The other thing is a similar problem to the solenoids – right now, the finger is either extended, or clenched. This is an issue with the software, in that I haven’t programmed it so that I can regulate the speed of the fingers when they’re clenching.

For the next version:

  • I’d like to re-write the software to control the speed of the fingers. This also means that I need some way of inputting what I want the speed to be. Right now I am not sure what that might be…an Xbox controller perhaps?
  • I’ll use 4 x 1.5v batteries instread of the external power supply to make the device more portable.


This second version of my robotic hand is much better than the first one – it’s a lot lighter, a lot smaller, and I have the ability to actually control the start and position of the fingers using software, rather than use springs to control the tensed and rested positions. I also need to work on the thumb – another good reason to try to make the mechanics a bit more compact.

Next time I’m going to re-design a lot of the 3d-printed parts. I’m a lot more familiar with the tools (like AutoDesk 123d Design), and I’ve learned a lot (from mistakes!) from the first couple of iterations.


3d Printing, arduino, Making, Robotics

3d printed robotic hand – Part #4, testing servos

Previously, I experimented with using solenoids to control finger movement on the robotic hand. This proved to not be suitable – the solenoids which were powerful enough to move the finger were big – which meant heavy, and also drained power too quickly.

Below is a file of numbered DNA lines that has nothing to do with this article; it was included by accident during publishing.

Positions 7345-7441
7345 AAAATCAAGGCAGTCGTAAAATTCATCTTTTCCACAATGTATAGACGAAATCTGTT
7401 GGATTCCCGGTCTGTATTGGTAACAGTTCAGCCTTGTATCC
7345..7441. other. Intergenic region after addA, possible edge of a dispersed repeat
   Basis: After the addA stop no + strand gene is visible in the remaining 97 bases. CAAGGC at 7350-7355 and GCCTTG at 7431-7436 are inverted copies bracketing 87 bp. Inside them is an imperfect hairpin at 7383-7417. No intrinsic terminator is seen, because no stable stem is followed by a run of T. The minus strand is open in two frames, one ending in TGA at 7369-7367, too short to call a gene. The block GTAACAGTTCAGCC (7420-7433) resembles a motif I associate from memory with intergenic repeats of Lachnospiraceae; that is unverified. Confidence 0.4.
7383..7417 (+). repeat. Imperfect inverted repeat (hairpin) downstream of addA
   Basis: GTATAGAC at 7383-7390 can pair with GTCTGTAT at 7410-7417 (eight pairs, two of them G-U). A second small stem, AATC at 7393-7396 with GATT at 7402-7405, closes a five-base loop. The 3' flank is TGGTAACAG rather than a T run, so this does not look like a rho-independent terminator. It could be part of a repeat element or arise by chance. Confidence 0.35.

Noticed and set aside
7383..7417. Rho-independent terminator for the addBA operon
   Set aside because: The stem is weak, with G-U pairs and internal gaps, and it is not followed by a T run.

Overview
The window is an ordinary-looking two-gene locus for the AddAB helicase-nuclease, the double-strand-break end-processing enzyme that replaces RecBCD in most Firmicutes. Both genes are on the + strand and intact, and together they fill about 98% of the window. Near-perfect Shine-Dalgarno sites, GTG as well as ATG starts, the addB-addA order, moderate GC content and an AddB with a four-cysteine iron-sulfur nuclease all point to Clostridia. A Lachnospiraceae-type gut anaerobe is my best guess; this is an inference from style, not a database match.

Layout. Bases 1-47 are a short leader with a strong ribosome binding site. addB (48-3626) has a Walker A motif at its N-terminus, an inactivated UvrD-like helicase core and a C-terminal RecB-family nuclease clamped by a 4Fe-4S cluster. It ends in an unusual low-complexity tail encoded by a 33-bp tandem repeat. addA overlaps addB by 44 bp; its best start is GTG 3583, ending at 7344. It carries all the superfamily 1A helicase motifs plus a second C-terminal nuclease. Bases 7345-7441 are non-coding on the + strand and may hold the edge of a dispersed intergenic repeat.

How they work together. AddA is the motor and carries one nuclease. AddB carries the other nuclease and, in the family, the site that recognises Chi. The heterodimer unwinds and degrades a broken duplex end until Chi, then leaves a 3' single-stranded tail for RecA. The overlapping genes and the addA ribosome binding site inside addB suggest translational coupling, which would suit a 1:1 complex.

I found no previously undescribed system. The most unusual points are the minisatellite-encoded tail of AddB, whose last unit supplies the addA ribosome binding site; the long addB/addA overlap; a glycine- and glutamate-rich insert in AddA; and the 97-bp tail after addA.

I bought some servos from Amazon – these weigh 9g, and are rated as 1kg/cm, which means that the motor will stall (i.e. not move) if 1kg is applied at 1 cm from the centre of rotation.

From Amazon

I decided to control these with an Arduino – this was pretty simple. I connected the red wire to the +5v of the Arduino, the black wire to GND, and I connected the orange wire to Pin 9. The Arduino programming environment ships with a program for a servo already – you can find it at File -> Examples -> Servo -> Sweep. This just makes the servo rotate backwards and forwards from 0 degrees to 180 degrees.

In order to test this with my robotic hand, I designed another jig – this one was a bit more complex than the previous one because the servo isn’t symmetrical.

Servo bracket

I printed this out, connected one of the fingers from last time and attached the servo and arduino. This proved to be much more successful.



Instead of snapping shut, and then depending on a spring for the return motion, the servo allows me to open and close the finger’s movement in a much more controlled way – I can actually specify its position in degress from 0 to 180, which gives a much smoother movement. The servo is way lighter than the solenoid, and also much smaller – so I’ve a much better chance of fitting 5 of them into a robotic hand.

Next time I’m going to re-design the palm of the hand and attempt to fit 4 servos, so that I can control each of the fingers individually.

3d Printing, Making, Robotics

3d printed robotic hand – Part #3, more printing, lessons learned so far